Safety Issues and Bloopers

Sugar Maple Burl Incident

One of the dangers of working with burls is that you never know what you will find inside.  I have found Sugar Maple to be the most unpredictable with seams and bark pockets being very common.  I was close to finishing my cut on this small bowl and it came apart.  Luckily the flying part didn’t do any damage!!

Sugar Maple Burl

Sugar Maple Burl



Turning burls, spalted wood and irregular shaped blanks can be challenging and some what dangerous at times.  Deciding how to safely mount a piece and then turn it without putting myself in harms way can be even more challenging.  For the record, I wear gloves and a face shield when I turn and that was what I was wearing on this occasion.

This particular piece was a large (14″), green Sugar Maple blank that exhibited some ring shake around the heartwood.  Ring shake is when the wood actually separates in a line following the growth ring.  I cautiously mounted this piece using a spur drive center and the tail stock.  I turned it round and put a tennon on it very cautiously.  At this point I turned it around and mounted it in a 4 jaw chuck.  After flattening the surface of the bowl blank I felt confident that the ring shake wouldn’t be a problem.  I applied some CA glue to the “crack” and moved on.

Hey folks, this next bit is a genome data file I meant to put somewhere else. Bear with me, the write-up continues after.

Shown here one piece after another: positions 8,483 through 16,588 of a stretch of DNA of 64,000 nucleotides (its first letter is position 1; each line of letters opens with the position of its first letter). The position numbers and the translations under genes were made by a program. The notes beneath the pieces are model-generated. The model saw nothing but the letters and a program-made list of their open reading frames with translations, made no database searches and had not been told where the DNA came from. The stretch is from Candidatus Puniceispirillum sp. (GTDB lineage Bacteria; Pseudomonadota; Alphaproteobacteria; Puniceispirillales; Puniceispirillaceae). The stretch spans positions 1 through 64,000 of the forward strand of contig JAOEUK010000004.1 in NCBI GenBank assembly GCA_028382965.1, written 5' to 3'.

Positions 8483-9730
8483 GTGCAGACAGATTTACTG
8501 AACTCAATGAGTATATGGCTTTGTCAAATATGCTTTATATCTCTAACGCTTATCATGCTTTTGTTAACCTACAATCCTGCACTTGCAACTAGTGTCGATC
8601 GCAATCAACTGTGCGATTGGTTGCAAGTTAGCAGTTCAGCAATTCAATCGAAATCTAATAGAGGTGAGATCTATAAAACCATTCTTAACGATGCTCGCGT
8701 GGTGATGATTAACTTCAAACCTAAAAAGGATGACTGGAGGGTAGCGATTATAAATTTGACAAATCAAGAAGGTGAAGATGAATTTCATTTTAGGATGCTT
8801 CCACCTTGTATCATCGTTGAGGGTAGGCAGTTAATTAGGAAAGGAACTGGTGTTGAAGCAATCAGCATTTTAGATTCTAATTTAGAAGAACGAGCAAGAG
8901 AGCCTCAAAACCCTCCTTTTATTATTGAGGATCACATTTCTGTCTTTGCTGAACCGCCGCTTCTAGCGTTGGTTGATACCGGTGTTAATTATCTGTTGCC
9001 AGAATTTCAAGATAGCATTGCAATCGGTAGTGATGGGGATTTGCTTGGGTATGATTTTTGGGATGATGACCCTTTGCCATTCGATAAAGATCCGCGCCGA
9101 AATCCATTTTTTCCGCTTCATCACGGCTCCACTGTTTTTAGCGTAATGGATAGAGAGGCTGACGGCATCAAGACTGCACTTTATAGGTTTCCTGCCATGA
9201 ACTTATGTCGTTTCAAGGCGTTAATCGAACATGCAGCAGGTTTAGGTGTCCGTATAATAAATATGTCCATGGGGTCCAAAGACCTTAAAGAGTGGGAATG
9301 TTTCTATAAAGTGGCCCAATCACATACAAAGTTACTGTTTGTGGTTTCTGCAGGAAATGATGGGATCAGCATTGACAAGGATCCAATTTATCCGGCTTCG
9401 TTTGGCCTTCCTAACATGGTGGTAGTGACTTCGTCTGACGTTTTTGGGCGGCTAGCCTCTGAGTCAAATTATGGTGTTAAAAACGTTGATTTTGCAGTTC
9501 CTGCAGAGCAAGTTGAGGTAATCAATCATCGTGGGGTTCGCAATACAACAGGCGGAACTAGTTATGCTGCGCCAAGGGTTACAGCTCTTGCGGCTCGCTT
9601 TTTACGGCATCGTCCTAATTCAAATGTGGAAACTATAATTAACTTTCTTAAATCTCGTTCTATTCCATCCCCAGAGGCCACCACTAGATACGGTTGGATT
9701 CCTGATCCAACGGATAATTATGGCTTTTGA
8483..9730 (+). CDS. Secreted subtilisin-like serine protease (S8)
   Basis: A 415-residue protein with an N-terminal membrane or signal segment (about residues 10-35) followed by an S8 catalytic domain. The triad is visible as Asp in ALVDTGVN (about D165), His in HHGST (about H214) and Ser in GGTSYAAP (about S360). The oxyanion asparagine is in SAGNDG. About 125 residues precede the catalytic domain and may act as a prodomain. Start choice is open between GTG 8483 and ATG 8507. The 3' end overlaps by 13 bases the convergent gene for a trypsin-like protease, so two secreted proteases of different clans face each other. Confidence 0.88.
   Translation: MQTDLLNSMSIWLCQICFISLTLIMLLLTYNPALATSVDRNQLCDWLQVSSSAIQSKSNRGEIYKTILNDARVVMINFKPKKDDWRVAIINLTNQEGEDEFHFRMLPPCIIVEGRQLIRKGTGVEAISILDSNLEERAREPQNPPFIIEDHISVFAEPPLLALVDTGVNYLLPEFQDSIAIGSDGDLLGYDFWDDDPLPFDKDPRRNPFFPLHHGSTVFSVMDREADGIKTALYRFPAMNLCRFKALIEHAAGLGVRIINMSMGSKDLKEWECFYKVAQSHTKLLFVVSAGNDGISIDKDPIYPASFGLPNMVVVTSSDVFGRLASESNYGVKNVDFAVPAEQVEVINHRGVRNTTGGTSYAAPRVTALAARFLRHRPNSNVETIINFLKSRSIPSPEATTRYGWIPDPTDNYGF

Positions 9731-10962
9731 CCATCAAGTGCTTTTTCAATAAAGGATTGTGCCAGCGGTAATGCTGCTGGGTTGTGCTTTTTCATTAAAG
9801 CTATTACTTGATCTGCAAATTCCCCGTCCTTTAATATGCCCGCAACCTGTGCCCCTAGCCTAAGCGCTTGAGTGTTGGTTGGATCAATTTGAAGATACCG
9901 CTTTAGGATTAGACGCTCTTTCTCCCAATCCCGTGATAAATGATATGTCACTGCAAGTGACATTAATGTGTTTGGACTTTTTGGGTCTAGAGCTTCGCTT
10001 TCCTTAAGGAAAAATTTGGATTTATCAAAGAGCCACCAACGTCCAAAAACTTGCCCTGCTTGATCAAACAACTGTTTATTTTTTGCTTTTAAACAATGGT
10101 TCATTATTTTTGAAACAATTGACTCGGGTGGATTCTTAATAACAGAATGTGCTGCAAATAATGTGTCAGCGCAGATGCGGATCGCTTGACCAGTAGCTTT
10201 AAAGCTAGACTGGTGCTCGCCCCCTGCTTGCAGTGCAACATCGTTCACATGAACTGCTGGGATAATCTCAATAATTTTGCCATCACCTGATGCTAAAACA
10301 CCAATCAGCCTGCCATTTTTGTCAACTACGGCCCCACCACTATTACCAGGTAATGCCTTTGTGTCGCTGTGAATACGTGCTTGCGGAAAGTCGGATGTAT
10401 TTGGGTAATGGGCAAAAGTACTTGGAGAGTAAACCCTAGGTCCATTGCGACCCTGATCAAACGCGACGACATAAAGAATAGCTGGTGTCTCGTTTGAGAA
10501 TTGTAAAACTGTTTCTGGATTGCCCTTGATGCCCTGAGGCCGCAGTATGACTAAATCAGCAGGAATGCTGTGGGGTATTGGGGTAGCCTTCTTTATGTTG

I prepared the surface for my McNaughton Center Saver coring device (measuring, groves and tool alignment) and began coring.  Coring is usually performed at between 800 and 1000 RPM’s.  I was coring at 800 RPM’s.  I didn’t get very far in and the ring shake separated and a large chunk hit me in the face shield.  It bounced off without injury.  IF I had been wearing safety glasses I am sure that I would have had a nasty cut.  Below is a picture of the blank and the piece that hit me.

Maple Projectile

Maple Projectile



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